This week, my step-daughter Norah is away at camp. So, apparently, are her guinea pigs, Sylvester and Sebastian, who’ve been sending her letters. Hopefully, she’s having as much fun as they are:
Speaking of letters to Norah, here’s something I’ve been meaning to share — somewhere, with somebody — for nearly two years.
At the start of her third grade year, Norah was worried about needles: a year before, kids had been able to take a spray of flu mist up their noses, instead of rolling up their sleeves for the usual flu shots. But for 2016 the mist had been declared ineffective, and school systems were requiring the shots again.
Norah wasn’t having it. She went to her room and carefully wrote out a letter expressing her concerns. Then she sent it off to the Jefferson County Department of Health.
Needless to say, we did not expect a response. But a few days later, a letter addressed to Norah appeared in our mailbox.
Here are both letters in the exchange. If you have any doubts that there are beautiful souls left in our world, please read the thoughtful, inspiring response Norah received from a stranger, a doctor and public health official from Jefferson County, Alabama; be sure to read through to the last couple of paragraphs.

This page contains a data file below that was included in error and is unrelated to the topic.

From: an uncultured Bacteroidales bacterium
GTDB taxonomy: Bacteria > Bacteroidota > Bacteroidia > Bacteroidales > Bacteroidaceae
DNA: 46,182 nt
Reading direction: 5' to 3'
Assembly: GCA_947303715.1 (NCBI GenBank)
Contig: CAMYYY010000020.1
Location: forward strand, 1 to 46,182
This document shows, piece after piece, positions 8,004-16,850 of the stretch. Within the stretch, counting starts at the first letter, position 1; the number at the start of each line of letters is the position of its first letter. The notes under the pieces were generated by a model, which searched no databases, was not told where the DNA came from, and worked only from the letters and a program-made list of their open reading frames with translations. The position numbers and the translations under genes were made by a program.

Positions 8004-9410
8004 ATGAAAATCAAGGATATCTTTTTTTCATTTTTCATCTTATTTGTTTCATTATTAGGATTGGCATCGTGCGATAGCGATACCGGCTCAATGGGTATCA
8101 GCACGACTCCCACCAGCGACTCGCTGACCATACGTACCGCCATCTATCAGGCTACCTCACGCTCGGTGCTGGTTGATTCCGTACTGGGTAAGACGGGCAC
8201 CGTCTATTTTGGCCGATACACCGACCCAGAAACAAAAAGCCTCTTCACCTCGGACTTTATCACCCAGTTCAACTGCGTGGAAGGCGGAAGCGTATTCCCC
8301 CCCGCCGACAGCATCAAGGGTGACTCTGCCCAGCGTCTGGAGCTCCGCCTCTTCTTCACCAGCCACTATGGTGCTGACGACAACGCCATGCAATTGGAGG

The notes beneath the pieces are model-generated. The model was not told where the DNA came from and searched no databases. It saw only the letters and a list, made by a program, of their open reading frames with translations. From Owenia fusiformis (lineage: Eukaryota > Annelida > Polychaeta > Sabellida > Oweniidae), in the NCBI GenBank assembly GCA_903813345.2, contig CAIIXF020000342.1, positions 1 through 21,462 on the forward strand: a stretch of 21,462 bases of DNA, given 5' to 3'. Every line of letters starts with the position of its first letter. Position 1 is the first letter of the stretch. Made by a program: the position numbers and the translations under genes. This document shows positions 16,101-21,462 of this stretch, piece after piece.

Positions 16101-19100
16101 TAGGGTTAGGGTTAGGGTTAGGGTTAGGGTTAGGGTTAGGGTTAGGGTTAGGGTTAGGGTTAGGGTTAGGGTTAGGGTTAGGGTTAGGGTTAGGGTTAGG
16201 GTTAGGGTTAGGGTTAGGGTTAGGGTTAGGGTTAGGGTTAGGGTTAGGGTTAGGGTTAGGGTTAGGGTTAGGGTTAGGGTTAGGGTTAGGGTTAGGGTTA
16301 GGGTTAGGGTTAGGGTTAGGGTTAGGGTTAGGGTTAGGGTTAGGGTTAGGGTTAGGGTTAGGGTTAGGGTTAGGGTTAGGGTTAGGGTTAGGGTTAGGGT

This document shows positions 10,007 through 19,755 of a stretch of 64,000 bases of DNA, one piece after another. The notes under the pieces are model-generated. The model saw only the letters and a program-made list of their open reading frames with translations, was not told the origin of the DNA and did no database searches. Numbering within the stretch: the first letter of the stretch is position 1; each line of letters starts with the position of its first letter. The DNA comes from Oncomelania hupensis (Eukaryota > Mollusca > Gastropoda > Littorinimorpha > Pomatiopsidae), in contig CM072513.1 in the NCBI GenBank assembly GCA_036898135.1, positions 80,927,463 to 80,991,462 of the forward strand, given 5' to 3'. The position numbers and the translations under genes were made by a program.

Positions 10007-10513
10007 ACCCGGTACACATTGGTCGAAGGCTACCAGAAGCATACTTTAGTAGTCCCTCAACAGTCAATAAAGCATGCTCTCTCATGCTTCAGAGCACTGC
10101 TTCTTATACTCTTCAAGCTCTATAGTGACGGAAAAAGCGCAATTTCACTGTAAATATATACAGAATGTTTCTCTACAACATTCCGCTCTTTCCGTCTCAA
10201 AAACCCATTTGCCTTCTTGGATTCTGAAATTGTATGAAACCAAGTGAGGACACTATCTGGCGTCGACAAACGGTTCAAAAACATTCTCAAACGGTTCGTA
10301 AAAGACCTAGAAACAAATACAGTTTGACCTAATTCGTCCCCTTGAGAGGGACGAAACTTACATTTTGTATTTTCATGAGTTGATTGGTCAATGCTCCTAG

We really weren’t sure just where to tell Norah to send her letter, but clearly it wound up on the right person’s desk. I like to imagine the care with which Mark E. Wilson, MD, a busy man, sat in his office and composed these words. Watching Norah open and read the letter remains one of my favorite family memories to date.
Norah got the shot, without complaint.
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